Wii Zelda pushed back to refine visual style

Infendo

Nintendo stated during their E3 press conference that they had wanted to finish The Legend of Zelda: Skyward Sword in time for holiday release, but decided instead to aim for an early 2011 release date to ensure quality.  What will they be working on with those extra months? According to Shigeru Miyamoto and Eiji Aonuma, it’s the games visual style.

Speaking of the game at an E3 roundtable, Miyamoto stated, “I think the art style is very unique. I’m a big fan of impressionism in the art world, so we’ve drawn some inspiration from that. The sky and the mountain you can see in the E3 demo have a definite Cézanne feel to them,” eventually finishing with, “if we had just used the same graphics from Twilight Princess the game would already be done.”

Why the revision? The answer may be different than you think.

The full quote:

Miyamoto: It took just one step in the approval process and it got my okay. I think the art style is very unique. I’m a big fan of impressionism in the art world, so we’ve drawn some inspiration from that. The sky and the mountain you can see in the E3 demo have a definite Cézanne feel to them.

Because of the implementation of Wii MotionPlus sword controls, you have to pay close attention to the enemies, how they defend, what their weaknesses are. They’re blocking with their swords or in the case of this scorpion enemy you can see, the pincers are opening at different angles. You have to be able to identify what those angles are or what those weaknesses are. That’s something that’s best illustrated to the player through the use of exaggerated-looking enemies. Trying to do that with a realistic art style simply doesn’t work well, so one of the goals was to find an art style that would allow for this exaggerated creation of enemies and characters and things.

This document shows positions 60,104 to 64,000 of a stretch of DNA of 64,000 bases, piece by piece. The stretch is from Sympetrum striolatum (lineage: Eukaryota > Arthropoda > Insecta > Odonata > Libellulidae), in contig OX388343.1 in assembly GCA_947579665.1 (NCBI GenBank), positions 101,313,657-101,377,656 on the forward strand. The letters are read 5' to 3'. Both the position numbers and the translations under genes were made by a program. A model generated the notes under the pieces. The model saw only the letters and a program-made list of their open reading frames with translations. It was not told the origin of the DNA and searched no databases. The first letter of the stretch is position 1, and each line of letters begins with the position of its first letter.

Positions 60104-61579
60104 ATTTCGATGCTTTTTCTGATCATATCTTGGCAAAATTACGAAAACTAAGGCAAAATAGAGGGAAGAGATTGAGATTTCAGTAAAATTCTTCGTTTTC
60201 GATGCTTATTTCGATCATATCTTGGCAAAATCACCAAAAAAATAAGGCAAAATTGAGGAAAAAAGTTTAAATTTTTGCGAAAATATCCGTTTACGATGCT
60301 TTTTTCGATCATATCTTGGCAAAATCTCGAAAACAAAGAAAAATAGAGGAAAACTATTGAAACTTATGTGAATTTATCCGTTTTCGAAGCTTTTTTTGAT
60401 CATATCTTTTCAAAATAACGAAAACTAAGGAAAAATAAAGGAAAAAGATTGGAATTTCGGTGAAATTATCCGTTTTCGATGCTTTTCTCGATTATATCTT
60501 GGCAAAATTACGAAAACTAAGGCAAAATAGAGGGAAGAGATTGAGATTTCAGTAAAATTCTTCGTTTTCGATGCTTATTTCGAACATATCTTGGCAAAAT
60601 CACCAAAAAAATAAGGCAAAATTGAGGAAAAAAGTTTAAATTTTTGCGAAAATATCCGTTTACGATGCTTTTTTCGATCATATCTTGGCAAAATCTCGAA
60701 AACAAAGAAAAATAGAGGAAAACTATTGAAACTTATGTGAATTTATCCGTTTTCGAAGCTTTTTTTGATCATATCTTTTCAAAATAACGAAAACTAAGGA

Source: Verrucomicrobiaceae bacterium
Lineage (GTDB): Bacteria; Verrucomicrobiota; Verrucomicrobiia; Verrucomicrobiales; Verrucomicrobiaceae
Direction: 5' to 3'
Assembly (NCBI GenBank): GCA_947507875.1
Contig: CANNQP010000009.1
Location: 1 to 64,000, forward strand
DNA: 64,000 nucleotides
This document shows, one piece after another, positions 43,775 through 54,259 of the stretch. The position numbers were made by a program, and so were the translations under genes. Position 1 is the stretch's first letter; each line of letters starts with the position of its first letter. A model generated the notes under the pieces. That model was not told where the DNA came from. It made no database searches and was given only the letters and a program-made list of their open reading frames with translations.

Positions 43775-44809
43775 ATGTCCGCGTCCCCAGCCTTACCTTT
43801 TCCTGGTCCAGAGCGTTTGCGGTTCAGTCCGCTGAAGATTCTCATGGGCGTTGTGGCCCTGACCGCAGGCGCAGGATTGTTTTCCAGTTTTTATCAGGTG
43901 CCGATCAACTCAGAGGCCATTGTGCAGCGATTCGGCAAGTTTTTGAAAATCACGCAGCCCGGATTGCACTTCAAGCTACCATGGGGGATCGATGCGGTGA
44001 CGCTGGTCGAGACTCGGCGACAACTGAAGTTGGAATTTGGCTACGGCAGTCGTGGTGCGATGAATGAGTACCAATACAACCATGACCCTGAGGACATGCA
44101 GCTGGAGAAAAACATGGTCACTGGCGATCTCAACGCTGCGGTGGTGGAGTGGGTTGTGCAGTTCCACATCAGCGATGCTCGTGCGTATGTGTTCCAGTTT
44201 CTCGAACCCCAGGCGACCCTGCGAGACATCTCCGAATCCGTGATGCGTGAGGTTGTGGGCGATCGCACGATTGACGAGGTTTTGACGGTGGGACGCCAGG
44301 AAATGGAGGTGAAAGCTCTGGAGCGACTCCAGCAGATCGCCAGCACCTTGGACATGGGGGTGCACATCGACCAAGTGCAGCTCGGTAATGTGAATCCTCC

Aonuma: Of course, if I hadn’t been told we had to revise the art style we would have been done a heck of a lot sooner [laughs].

Miyamoto: Yeah, if we had just used the same graphics from Twilight Princess the game would already be done.

So there you have it – Nintendo revised the art style to better facilitate the games new Wii Motion Plus control scheme – in a world where the direction your attack comes from matters, your enemy maneuvers need to be clear.  So yes, we could be playing Skyward Sword this year, but the wait might be worth it – a visual experience tailored to a control experience.

Additionally, this means that the majority of Skyward Sword is already completed, and it suggests that most of the remaining months in development will be spent polishing the visuals and going over the fine details – which is a definite plus.  Although the demo looked and controlled great, there is always room for improvement.  When scrutinized closely, the demo showed on Nintendo’s big-screen at the press conference showed some jagged edges, and others feel the game looks a little flat.  Even though the game looks extremely promising beside these critiques, it’s comforting to know that it’s still being refined, and may look even better come release day.

How do you feel? Would you rather have seen Skyward Sword in the Twilight Princess style with an earlier release date, or wait for the new “gameplay complimentary” visual style? Let us know in the comment section!